Athena worked as a physician in a large medical center. Athena worked night shift, where part of her job was to pronounce the death of patients. Patients she did not know.
A technically difficult task? No, but certainly, at times, a gloomy one.
After time, Athena complained that she had grown indifferent to the task. Meaning that she felt exhausted and disheartened. And somewhat desperate, because the practice of medicine had lost all meaning for her.
This is something every single one of us can relate to (whether that practice is service or care or relationships). When it comes to matters of the heart, we are vulnerable to depletion. Often without being aware of it. We simply juggle the side effects, weary, numb, cynical. Have you been there?
I can tell you that I have. I’ve been internally fatigued, and have wondered why I’m still in the business of ministry. For whatever reason, I internalize the message that lethargy delivers, and I’m in a push – pull drama between scarcity and sufficiency.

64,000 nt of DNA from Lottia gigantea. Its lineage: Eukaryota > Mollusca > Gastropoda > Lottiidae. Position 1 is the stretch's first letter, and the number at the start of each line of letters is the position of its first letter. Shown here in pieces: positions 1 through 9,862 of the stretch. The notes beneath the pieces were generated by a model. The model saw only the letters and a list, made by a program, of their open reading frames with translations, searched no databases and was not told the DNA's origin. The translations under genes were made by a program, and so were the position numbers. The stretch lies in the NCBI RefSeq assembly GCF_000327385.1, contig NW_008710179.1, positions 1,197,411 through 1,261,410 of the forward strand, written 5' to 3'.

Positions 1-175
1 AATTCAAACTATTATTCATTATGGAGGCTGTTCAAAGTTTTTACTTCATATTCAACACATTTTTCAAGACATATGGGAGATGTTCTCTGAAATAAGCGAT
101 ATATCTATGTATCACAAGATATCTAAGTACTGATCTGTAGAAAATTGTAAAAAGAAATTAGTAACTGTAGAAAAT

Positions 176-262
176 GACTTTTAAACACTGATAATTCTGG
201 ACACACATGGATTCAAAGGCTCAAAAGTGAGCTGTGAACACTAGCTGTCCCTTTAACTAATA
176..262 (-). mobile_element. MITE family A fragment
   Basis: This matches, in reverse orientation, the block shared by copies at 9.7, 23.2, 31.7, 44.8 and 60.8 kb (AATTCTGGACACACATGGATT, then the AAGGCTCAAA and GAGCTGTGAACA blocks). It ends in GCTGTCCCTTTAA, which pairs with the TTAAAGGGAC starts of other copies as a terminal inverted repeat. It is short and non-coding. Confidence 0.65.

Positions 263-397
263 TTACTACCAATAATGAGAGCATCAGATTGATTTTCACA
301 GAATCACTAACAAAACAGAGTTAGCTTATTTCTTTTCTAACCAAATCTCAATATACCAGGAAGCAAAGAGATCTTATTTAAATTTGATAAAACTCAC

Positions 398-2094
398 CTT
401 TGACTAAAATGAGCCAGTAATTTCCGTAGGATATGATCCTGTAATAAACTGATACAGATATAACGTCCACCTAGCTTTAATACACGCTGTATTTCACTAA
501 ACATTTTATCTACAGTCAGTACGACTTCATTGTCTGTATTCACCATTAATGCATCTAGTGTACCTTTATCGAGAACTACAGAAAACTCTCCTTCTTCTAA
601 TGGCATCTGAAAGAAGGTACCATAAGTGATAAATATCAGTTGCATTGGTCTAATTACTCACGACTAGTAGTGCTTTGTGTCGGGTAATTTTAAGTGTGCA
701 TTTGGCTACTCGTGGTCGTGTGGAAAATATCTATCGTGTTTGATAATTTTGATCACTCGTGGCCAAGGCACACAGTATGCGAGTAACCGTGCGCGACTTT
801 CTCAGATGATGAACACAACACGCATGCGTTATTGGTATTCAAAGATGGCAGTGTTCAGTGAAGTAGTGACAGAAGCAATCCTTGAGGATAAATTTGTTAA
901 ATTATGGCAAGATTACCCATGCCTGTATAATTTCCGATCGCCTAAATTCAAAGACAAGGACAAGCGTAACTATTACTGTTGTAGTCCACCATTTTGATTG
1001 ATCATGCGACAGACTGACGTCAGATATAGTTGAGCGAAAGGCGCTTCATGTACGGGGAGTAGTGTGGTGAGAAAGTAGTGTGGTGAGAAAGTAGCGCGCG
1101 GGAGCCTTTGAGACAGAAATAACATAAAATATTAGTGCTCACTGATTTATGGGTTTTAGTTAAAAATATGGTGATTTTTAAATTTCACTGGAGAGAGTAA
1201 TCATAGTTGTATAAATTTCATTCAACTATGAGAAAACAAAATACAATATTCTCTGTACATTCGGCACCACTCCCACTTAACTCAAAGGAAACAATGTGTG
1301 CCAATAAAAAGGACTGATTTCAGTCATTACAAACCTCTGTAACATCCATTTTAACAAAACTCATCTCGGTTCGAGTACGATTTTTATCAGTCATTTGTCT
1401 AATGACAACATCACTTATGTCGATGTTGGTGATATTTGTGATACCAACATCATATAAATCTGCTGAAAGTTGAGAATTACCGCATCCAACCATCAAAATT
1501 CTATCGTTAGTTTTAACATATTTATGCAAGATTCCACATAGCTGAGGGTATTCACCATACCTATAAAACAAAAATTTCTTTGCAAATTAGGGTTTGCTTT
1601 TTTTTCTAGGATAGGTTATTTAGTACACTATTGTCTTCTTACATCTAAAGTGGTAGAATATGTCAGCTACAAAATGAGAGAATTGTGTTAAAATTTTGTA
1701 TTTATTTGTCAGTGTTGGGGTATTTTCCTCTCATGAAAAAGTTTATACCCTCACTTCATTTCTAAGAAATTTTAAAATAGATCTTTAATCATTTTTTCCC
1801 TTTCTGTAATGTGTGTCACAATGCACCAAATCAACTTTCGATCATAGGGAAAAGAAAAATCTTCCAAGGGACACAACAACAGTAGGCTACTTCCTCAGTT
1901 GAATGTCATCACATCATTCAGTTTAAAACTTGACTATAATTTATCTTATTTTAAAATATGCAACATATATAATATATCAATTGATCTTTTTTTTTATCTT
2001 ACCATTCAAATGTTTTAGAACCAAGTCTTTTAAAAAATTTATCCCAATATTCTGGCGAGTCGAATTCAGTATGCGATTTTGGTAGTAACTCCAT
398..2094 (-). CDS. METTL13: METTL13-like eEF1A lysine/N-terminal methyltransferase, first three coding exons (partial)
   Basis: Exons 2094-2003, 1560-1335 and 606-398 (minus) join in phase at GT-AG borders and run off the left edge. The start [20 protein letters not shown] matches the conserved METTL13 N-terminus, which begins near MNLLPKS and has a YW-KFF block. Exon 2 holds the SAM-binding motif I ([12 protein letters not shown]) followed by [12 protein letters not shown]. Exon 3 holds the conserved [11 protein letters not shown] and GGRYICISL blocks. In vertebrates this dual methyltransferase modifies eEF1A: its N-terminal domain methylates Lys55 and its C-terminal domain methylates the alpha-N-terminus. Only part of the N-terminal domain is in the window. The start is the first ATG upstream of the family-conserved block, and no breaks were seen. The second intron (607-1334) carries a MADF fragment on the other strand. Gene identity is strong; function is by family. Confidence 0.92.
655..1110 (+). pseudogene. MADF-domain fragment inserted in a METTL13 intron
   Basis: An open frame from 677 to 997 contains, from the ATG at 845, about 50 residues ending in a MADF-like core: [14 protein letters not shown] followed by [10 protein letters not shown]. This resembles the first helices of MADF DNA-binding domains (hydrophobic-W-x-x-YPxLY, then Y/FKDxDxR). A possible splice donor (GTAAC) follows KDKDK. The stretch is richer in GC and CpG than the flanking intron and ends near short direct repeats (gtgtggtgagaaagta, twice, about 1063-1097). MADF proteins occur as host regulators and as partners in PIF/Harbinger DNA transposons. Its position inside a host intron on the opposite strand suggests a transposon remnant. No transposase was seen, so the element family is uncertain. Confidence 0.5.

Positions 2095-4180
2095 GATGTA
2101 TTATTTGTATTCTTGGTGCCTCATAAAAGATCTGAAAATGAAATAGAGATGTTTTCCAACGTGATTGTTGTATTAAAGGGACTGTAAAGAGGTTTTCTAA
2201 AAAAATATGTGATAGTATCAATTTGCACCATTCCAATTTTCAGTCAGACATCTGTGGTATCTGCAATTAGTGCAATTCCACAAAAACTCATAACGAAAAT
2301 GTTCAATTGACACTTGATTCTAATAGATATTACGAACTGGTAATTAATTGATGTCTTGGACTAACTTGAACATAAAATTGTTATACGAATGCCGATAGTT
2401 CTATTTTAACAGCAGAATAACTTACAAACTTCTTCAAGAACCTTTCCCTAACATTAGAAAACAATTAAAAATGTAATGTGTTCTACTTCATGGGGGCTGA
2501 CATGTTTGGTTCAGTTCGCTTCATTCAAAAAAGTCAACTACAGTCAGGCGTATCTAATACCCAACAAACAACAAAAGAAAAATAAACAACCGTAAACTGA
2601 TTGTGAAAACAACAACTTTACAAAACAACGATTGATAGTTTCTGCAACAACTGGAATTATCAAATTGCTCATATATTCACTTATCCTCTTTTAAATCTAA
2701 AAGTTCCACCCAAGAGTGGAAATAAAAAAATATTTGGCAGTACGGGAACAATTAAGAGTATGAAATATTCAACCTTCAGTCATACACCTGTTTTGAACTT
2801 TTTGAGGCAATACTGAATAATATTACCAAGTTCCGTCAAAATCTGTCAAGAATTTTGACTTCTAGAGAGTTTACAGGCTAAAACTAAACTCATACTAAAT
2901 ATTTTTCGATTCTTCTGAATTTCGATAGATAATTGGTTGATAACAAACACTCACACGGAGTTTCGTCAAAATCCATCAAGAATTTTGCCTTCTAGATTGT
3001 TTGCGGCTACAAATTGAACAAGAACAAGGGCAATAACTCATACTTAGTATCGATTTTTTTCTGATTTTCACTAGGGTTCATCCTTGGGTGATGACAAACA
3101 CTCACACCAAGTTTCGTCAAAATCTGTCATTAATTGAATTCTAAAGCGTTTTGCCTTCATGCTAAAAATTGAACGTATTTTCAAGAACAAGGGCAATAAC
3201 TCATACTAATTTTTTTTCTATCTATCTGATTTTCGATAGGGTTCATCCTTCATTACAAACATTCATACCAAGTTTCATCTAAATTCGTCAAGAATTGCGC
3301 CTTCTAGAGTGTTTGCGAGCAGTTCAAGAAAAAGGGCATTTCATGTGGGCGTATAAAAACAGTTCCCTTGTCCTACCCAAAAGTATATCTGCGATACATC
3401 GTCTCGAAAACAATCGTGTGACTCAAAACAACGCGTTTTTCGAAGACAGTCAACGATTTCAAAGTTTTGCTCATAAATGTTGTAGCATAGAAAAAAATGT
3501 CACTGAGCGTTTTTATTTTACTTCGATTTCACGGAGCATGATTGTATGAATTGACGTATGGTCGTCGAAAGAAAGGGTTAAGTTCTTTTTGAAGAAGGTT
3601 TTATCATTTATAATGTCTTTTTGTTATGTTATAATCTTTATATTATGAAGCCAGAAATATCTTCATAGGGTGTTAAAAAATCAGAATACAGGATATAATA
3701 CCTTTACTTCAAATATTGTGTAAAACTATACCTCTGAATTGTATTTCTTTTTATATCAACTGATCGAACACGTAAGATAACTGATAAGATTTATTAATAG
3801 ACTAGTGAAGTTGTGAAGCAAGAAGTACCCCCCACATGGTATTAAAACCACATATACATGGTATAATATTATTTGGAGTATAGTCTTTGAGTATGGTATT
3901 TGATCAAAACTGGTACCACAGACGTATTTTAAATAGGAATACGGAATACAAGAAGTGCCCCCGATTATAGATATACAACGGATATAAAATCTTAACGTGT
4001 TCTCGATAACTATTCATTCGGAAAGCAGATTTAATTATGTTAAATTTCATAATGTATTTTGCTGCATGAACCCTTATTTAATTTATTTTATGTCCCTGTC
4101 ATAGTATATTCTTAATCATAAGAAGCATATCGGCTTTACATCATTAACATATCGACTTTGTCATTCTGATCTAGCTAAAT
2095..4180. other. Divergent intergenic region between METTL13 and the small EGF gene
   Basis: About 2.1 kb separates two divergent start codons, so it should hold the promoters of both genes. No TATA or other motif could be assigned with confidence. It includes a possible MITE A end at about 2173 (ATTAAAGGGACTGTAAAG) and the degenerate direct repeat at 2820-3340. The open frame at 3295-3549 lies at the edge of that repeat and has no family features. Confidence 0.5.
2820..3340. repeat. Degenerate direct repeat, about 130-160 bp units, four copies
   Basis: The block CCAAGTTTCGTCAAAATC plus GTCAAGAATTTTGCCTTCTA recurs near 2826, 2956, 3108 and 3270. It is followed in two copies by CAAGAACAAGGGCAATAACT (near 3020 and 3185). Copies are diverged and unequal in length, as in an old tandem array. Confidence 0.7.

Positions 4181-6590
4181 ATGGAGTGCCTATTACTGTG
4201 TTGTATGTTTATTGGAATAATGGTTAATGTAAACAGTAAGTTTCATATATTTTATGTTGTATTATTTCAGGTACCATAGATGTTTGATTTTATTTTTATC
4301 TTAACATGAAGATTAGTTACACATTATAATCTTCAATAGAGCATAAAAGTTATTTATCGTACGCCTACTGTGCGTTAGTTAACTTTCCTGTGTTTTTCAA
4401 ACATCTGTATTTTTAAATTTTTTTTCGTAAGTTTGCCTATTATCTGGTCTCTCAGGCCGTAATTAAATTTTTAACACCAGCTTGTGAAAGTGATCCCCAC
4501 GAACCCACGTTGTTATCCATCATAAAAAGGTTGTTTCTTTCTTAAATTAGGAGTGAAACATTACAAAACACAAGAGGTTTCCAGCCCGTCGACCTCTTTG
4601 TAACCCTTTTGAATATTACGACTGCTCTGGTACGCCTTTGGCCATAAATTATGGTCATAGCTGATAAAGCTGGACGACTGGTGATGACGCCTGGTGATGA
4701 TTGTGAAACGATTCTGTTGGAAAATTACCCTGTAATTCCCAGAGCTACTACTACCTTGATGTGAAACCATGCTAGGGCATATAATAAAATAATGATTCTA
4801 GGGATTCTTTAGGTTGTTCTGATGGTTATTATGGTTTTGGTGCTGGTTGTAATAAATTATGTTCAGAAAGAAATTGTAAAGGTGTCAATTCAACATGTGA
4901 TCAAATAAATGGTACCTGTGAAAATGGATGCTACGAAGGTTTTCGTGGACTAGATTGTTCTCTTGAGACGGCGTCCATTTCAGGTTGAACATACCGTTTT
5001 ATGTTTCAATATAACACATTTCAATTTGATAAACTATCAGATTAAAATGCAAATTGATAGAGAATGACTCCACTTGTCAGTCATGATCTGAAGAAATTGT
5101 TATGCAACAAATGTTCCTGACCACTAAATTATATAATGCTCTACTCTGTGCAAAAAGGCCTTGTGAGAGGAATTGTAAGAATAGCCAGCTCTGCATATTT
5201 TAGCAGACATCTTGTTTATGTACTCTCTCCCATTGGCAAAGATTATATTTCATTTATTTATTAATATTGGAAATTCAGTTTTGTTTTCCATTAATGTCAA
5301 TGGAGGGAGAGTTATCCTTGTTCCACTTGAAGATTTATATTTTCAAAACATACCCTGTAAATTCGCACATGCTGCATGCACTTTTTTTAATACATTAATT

My spirit was buoyed this week by Athena’s story (from Frank Ostaseski’s uplifting book, The Five Invitations: discovering what death can teach us about living fully.) (Gratitude to SM reader Beth, sending it my way.)
Wanting relief, Athena asked Frank for a Buddhist ritual or practice that might help restore her sense of purpose, and the love that once inspired her.
His response is perfect, “A practice is unlikely to help.”
Instead, he invited her to “find the healing you long for in your own lineage.” Remember, as healers “we are lineage holders, when you put on your white coat, imagine it to be a ceremonial robe of Asclepius, imbued with wisdom and healing power.”
Okay, this is important. In all matters of courage and the tenacity of the spirit, healing comes from the inside, not from the outside.
We are, every single one of us, in the business of care. Because we connect and give and learn and grow with our heart. It is what it means to be human. It also means that we are at the mercy of depletion.
Of course the daily bombardment of cynicism doesn’t help. So just showing up, takes courage.
We are tempted to fight or battle with tricks and stratagems, for whatever reason we have not learned to trust our internal reserve. That we are lineage holders, carrying on what has been carried on before us. The bottom line is that this is true whether we believe it or not.